July 8, 2015
I can now cross off “#14 Drive the Alaskan Haul Road” on my bucket list. If you have ever seen Ice Road Truckers or have read about the Alaskan pipeline you have probably seen pictures of the Alaskan North Slope Haul Road a.k.a. the Dalton Highway a.k.a. Alaskan Highway 11. It begins at the Elliott Highway, 70 miles northwest of Fairbanks, and ends 414 miles later at Deadhorse near the Arctic Ocean and the Prudhoe Bay oil fields. My friend Ed Allen and I just drove halfway up that road to the Arctic Circle. Why? Maybe just to say we’ve done it, or to say “I’ve been there” and of course to have our picture taken by the Arctic Circle sign.
The Haul Road is a mostly gravel supply road to the Alaskan oil fields and generally hauls 160 trucks daily during the summer and 250 trucks daily during the winter.
When we left the paved Elliot Highway we started driving north on the Dalton Hwy.
This picture was taken at Mile Marker 13 and shows just what this road looks like.
Part of the pipeline is buried and as you can see part of it is above ground. In the next pictures you can see the pipeline and the road. The haze is smoke from forest fires.
Permafrost forced the engineers to build the pipeline on stilts. Building on permafrost causes a lot of problems in Alaska and Northern Canada with roads and placing foundations for buildings.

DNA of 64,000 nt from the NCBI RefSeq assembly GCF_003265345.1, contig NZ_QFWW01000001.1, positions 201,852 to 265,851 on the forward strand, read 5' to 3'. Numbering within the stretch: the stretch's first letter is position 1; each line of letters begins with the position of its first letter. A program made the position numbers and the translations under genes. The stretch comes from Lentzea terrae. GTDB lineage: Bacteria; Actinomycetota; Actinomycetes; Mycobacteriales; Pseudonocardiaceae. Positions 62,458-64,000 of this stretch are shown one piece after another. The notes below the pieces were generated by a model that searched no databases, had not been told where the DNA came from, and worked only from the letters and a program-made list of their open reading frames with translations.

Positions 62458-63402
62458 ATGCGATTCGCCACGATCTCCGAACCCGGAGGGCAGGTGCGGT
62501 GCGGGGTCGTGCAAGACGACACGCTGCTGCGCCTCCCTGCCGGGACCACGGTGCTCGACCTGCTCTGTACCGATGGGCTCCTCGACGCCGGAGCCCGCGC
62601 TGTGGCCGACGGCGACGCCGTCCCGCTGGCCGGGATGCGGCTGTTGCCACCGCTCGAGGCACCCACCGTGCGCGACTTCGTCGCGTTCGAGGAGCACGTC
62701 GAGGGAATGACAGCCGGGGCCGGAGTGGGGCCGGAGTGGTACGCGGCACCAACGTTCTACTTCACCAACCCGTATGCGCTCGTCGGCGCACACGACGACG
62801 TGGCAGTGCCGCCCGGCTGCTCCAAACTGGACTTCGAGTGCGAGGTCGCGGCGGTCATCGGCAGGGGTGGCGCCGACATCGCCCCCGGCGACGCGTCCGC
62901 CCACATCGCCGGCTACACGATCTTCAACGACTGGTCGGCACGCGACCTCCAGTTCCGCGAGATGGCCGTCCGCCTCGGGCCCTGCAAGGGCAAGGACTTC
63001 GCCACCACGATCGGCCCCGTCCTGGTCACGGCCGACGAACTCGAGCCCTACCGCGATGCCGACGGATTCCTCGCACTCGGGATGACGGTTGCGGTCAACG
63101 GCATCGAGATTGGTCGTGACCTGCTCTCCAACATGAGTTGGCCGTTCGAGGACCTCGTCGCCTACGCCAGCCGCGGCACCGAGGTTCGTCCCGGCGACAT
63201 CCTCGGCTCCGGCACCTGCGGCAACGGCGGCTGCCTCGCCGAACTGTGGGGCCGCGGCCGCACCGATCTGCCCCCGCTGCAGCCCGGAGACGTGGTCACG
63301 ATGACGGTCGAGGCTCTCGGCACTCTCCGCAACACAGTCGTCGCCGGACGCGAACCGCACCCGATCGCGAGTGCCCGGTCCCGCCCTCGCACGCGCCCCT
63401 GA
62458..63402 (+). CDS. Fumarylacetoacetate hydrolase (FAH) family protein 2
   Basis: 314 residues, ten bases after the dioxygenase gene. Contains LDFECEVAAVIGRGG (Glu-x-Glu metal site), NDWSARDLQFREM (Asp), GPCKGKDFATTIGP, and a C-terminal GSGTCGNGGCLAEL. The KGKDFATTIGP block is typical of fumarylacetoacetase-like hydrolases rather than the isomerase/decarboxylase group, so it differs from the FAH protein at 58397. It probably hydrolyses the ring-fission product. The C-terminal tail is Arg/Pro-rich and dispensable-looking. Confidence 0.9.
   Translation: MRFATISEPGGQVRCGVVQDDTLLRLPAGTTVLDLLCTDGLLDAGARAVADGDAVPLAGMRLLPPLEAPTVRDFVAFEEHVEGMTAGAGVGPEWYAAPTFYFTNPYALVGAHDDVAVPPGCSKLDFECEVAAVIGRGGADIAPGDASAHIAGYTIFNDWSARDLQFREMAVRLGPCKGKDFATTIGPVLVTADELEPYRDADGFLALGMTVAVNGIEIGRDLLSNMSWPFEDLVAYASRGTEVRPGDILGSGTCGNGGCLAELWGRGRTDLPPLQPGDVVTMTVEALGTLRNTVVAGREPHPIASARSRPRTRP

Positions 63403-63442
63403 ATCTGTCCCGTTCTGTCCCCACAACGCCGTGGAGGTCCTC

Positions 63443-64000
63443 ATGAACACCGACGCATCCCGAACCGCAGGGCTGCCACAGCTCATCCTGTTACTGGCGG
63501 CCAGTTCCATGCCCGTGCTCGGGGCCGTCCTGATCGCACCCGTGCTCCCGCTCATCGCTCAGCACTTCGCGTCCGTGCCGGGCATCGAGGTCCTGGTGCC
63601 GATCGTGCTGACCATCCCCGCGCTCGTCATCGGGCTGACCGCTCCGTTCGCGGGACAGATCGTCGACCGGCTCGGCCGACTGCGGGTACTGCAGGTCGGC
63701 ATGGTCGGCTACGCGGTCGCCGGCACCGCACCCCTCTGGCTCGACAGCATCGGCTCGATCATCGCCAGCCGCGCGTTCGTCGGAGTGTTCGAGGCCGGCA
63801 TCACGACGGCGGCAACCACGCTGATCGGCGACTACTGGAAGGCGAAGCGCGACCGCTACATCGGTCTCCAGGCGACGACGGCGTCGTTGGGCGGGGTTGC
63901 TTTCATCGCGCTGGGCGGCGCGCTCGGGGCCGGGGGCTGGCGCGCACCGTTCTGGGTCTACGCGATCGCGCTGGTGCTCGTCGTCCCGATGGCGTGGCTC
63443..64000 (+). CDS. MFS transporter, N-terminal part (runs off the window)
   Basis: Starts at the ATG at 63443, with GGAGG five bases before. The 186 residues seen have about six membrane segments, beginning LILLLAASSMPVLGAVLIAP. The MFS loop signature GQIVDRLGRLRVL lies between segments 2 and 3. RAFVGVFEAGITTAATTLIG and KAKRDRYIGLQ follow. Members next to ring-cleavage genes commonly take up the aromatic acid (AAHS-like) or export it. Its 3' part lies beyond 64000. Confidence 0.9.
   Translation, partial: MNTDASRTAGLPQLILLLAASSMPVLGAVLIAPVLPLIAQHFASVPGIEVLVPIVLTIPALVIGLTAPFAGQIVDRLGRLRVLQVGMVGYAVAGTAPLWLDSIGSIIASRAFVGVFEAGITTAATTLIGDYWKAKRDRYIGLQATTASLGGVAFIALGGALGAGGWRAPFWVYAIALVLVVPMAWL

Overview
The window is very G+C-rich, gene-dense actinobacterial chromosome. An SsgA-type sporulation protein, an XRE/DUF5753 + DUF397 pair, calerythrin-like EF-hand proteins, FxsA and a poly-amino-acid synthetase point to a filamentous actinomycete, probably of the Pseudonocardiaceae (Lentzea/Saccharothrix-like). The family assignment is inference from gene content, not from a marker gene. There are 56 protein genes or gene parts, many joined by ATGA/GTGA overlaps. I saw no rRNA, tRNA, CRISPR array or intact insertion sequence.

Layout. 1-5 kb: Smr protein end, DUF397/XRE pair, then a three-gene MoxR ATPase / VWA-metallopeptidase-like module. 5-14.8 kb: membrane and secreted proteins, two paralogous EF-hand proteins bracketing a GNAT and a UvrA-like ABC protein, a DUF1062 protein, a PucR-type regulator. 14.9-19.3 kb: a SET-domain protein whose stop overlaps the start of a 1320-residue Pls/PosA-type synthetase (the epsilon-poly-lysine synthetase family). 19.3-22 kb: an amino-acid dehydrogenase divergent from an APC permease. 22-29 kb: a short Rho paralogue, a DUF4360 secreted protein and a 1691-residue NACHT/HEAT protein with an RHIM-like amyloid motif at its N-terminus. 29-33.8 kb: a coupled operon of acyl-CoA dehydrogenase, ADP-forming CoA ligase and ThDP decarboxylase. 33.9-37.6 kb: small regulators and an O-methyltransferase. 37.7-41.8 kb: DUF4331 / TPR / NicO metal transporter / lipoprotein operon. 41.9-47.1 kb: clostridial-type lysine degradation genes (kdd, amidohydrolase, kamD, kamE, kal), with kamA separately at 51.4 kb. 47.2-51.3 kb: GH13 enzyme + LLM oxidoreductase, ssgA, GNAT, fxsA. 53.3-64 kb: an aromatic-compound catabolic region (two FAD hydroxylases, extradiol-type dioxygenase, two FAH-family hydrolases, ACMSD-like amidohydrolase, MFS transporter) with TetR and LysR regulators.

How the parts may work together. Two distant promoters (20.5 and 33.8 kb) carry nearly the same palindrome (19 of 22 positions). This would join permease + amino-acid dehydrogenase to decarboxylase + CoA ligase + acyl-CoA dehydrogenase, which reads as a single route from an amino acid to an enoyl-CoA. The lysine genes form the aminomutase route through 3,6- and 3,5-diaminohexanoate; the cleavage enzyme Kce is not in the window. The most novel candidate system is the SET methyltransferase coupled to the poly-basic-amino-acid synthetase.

On the “Warning” sign below notice that the pipeline was built by the Alyeska Pipeline Service Co. When I first came to Alaska a year ago I noticed that a lot of companies used the name Alyeska. Alyeska is an archaic spelling of the Aleut word Alaska meaning “mainland”, “great country”, or “great land”.
This is Pumping Station number 7. The Trans Alaska Pipeline System was originally designed with 12 pump stations, though it was decided that only 11 were needed and a 12th was never built. Oil was first discovered in Prudhoe Bay on the North Slope in 1968.
Building a bridge across the Yukon River was a major engineering feat in itself.
The pipeline and this highway bridge cross together, but notice that the surface of the bridge is made of wooden planks. I believe this has something to do with its design to withstand temperatures from a -55 F to 95 F and the destructive power of ice and debris.
The color on the hill is caused by fireweed, found everywhere in Alaska. Even the sides of the road can be quite beautiful.
I told my friend Ed that this picture was proof that we crossed the Arctic Circle. He reminded me that a graphic artist could even place us in pictures standing on the moon.
On the way home we saw about a dozen forest fires probably caused by lightning. The news reported that there were 300 forest fires all burning at one time covering over a million square acres. You will notice that in some of my pictures the sky is blue, but in other the smoke from the fires make it look quite smoggy.